Mazloomi published a book earlier this year with the same title. The book includes 97 quilts. Mazloomi’s own quilts have been exhibited extensively in venues such as the Mint Museum, American Folk Art Museum in New York City, National Civil Rights Museum and Museum of Art and Design.

Her pictorial narrative quilts make plain her personal themes: family life, women’s rights, political freedom, and musical legacy. Her own quilts have been included in over 70 exhibits and she has curated extensive exhibits of quilts made by members of the Women of Color Quilters Network.

The Owens quilt was made by Cleveland’s Julius Bremer, and captures the sprinter when he competed in the 1936 Summer Olympics in Germany. “I picked him because he’s an East Tech High School alumnus,’’ Bremer said in a story on Bremer is a 1971 graduate of the same school.

The exhibit runs through April 24. Click here to learn more the exhibit and click here to visit the Bruce Museum website.

Saturday, January 9, 2016

Greetings All,

I just had to share this great news about Marla A. Jackson.

Lawrence to host first National African American Quilt Conference in 2017

Lawrence quilt artist Marla Jackson is pictured before an 1890s quilt from an unknown artist at the African American Quilt Museum and Textile Academy, 2001 Haskell Ave. Jackson recently received a grant from the Kansas Creative Arts Industries Commission to renovate the museum space. Next to Jackson on the bench is a framed portrait of Maria Rodgers Martin, who was born a slave in 1831. Quilts made by Martin will be rotated through the museum.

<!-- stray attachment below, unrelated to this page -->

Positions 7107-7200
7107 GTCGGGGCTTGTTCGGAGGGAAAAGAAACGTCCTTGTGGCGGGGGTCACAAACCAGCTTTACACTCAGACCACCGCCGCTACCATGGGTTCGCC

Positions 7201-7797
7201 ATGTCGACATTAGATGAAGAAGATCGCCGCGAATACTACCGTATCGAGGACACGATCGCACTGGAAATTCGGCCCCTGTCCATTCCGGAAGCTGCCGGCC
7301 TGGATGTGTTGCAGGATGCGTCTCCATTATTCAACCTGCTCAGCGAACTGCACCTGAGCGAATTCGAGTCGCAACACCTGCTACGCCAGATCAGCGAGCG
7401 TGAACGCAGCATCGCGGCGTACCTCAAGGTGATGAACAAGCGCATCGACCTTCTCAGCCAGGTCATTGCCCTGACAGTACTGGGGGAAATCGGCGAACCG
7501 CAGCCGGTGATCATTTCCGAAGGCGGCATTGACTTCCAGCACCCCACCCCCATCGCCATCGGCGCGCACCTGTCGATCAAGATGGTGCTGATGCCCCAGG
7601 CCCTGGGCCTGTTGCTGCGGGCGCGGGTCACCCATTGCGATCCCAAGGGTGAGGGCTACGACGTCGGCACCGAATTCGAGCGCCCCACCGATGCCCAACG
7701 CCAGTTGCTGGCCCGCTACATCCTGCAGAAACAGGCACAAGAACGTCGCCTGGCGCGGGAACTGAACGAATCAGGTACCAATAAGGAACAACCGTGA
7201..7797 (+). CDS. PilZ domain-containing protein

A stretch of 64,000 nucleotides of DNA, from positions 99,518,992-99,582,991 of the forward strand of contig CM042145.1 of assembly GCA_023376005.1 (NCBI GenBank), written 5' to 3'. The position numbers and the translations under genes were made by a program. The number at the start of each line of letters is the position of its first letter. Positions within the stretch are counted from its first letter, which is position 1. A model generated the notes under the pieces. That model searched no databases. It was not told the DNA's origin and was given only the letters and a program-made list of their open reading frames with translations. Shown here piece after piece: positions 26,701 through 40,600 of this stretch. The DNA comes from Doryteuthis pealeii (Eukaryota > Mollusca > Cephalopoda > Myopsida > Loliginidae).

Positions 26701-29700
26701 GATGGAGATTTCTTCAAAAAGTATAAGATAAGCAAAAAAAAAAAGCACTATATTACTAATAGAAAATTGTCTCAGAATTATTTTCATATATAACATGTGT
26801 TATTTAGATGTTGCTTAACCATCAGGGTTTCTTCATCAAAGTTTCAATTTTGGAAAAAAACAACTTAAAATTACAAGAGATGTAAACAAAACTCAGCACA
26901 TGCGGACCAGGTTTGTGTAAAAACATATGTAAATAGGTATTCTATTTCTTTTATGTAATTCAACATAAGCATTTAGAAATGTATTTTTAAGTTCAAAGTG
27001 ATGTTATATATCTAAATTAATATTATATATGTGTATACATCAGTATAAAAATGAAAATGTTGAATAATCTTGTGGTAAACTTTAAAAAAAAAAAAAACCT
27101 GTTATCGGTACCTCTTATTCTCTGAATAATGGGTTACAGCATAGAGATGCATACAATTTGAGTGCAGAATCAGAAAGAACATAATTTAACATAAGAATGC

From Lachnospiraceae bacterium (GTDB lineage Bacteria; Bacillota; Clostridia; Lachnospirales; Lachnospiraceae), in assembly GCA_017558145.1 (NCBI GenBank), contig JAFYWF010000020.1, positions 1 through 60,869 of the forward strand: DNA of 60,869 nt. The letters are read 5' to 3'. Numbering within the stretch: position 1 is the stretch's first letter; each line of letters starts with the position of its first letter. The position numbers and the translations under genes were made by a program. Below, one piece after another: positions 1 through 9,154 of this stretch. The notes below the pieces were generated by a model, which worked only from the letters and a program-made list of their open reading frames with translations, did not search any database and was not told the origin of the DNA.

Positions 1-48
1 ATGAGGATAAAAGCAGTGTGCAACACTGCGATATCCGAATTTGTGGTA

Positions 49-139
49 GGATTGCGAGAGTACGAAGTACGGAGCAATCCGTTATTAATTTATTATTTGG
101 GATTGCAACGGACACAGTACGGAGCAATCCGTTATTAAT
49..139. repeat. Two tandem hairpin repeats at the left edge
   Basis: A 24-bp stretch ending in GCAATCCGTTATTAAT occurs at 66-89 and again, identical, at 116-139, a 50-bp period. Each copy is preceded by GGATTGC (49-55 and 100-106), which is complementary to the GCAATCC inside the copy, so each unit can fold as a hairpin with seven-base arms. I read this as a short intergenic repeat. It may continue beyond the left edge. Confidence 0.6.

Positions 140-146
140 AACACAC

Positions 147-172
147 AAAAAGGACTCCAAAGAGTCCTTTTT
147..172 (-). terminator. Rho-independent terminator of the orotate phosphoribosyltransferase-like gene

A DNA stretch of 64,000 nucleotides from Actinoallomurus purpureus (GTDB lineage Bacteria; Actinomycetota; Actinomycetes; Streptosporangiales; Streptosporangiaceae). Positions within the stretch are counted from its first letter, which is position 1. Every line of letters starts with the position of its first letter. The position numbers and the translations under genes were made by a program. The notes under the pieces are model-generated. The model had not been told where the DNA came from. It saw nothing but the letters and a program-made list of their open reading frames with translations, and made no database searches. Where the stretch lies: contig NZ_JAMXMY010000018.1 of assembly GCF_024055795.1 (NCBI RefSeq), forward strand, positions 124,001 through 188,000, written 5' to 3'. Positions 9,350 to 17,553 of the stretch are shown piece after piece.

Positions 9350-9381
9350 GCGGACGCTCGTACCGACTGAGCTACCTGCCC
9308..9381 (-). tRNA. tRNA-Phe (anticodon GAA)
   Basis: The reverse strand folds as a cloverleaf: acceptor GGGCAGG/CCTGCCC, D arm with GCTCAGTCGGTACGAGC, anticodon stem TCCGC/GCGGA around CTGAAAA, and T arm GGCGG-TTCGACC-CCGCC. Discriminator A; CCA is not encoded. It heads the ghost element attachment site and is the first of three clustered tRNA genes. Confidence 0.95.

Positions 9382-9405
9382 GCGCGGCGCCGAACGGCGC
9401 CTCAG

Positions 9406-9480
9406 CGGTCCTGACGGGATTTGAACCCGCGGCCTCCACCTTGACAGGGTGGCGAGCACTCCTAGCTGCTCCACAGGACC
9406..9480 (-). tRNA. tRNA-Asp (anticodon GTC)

Lawrence quilt artist Marla Jackson is pictured before an 1890s quilt from an unknown artist at the African American Quilt Museum and Textile Academy, 2001 Haskell Ave. Jackson recently received a grant from the Kansas Creative Arts Industries Commission to renovate the museum space. Next to Jackson on the bench is a framed portrait of Maria Rodgers Martin, who was born a slave in 1831. Quilts made by Martin will be rotated through the museum.
The African American Quilt Museum and Textile Academy may be small, but its founder and curator, Marla Jackson, has big plans for the unassuming room tucked away on the second floor of Independence Inc., 2001 Haskell Ave.
Jackson, along with her students at the textile academy, has been researching the story of Maria Rodgers Martin, a slave who was abducted from a Missouri plantation by Union soldiers during the Civil War and brought to Lawrence, since 2012.

Earlier this month, Jackson announced what she recognizes as the culmination of those efforts: In 2017, Lawrence will host the first-ever National African American Quilt Conference, a citywide event in celebration of the history and legacy of the African American quilting tradition.